Reviews

Spiritual Care with Sick Children and Young People

This thoughtful book is by members of the chaplaincy team at Birmingham Children’s Hospital NHS Foundation Trust.

This thoughtful book is by members of the chaplaincy team at Birmingham Children’s Hospital NHS Foundation Trust.

The authors refer to it as a handbook, written for chaplains, paediatric health professionals, arts therapists and youth workers, and it should be of interest to hospital, hospice or community-based nurses. Parents, including those with life-threatening illness who are seeking guidance on how to support their children, may also find it helpful.

Spiritual care is often considered to be synonymous with religious care. This book readdresses this misconception, however. It describes spirituality as something that lies beyond religion, which speaks to the aspect of our humanity that seeks meaning and purpose, and connections between ourselves and with the wider world. It explores principles and best practice, drawing on an evidence base derived through the authors’ research.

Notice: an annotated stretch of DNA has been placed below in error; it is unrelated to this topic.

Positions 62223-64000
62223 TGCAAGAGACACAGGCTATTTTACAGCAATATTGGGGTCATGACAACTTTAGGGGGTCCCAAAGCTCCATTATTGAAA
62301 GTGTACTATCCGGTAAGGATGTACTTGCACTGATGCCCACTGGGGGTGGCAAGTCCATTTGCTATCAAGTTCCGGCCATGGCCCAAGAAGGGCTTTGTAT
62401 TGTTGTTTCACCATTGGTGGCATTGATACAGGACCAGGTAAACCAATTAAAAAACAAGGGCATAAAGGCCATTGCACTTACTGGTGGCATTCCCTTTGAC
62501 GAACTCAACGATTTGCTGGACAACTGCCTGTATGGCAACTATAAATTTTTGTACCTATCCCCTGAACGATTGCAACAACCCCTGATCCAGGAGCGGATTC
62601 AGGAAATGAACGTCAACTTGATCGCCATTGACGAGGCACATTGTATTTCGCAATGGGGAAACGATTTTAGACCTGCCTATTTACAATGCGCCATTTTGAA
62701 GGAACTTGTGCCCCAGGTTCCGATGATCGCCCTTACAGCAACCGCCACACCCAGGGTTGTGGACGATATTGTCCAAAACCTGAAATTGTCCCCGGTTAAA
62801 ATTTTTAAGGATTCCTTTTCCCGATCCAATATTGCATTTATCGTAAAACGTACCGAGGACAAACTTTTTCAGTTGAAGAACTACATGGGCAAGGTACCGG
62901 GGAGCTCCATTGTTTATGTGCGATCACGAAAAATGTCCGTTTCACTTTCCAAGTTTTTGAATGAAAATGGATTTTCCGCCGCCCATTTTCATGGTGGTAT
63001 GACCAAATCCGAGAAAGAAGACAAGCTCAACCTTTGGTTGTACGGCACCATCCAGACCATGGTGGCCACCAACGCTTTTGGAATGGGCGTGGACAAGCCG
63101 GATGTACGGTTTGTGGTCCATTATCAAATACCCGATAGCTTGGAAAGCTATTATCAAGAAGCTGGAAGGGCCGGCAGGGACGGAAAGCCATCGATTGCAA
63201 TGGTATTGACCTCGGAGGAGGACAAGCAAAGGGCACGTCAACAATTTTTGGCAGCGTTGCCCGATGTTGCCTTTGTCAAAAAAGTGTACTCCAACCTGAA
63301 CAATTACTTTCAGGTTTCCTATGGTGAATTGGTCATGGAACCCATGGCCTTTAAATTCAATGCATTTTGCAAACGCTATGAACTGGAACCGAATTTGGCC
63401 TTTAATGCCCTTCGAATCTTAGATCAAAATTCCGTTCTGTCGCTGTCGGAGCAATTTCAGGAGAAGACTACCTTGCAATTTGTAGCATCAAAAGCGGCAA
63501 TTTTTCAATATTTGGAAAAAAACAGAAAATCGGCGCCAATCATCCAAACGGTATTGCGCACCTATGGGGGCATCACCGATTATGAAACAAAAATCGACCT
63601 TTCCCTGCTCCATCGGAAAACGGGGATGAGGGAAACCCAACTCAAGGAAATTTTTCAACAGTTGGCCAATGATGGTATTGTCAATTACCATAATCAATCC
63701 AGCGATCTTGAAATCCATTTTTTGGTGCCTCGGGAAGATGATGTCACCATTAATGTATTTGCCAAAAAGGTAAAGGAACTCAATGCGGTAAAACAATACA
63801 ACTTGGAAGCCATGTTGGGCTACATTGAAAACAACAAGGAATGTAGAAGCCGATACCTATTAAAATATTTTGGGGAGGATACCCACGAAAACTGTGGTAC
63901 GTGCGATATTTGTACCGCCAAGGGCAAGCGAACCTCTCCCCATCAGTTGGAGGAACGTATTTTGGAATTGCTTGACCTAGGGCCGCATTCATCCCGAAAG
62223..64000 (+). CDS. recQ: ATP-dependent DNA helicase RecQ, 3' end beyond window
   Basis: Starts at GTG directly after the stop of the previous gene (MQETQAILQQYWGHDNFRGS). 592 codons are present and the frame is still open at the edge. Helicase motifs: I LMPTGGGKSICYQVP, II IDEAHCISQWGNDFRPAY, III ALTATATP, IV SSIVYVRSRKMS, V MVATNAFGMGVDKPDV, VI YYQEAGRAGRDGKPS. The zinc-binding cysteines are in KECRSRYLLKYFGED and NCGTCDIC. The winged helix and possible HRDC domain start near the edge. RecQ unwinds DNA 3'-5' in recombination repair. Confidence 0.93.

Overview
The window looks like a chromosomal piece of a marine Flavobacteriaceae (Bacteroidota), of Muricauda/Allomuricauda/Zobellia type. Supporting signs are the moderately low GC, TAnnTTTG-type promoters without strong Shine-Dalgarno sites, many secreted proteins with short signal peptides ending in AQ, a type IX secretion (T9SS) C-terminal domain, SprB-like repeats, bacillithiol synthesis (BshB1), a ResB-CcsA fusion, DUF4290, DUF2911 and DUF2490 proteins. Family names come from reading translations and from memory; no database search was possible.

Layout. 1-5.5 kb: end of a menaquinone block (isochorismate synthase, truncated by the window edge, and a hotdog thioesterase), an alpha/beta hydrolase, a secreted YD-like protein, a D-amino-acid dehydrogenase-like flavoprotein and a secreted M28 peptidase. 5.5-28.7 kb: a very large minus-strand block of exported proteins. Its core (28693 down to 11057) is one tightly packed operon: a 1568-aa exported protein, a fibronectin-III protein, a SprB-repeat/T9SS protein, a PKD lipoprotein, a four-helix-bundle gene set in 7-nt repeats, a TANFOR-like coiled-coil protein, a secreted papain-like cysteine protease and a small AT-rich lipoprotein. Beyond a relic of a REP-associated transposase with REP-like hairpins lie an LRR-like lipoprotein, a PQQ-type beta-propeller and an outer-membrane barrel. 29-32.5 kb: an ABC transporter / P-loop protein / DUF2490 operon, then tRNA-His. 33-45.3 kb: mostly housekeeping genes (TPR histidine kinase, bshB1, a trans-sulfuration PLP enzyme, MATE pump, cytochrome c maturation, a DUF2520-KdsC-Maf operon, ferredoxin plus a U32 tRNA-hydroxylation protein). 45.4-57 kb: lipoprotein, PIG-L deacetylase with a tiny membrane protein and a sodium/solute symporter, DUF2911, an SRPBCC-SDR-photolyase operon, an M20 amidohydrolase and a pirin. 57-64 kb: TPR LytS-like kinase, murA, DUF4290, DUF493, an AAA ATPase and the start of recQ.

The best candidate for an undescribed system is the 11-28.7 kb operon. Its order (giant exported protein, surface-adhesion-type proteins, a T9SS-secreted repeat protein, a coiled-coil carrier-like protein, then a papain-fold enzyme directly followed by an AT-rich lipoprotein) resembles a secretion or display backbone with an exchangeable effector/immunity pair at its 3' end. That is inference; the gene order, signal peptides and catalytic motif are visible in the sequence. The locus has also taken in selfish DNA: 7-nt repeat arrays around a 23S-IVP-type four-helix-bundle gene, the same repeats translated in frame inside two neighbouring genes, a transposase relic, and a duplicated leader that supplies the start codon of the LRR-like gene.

In exploring ways to engage with children and young people the book focuses on ‘a spiritual dimension and resources’ already present in even the youngest child, such as a sense of play, imagination and curiosity.

It also introduces the concept interpretive spiritual encounters (ISE) to discuss experiences and their inherent meaning. This section starts slowly, and the description of ISE may lose some readers, but the subsequent seven chapters are readable and engaging; each brimming with practice examples and suggestions of activities to help children and young people talk about spirituality. Each chapter can be read in isolation, and used as a practical handbook to guide care.

This book offers cancer nurses new perspectives and much-needed guidance on how to build genuine and thoughtful spiritual care into their practice.

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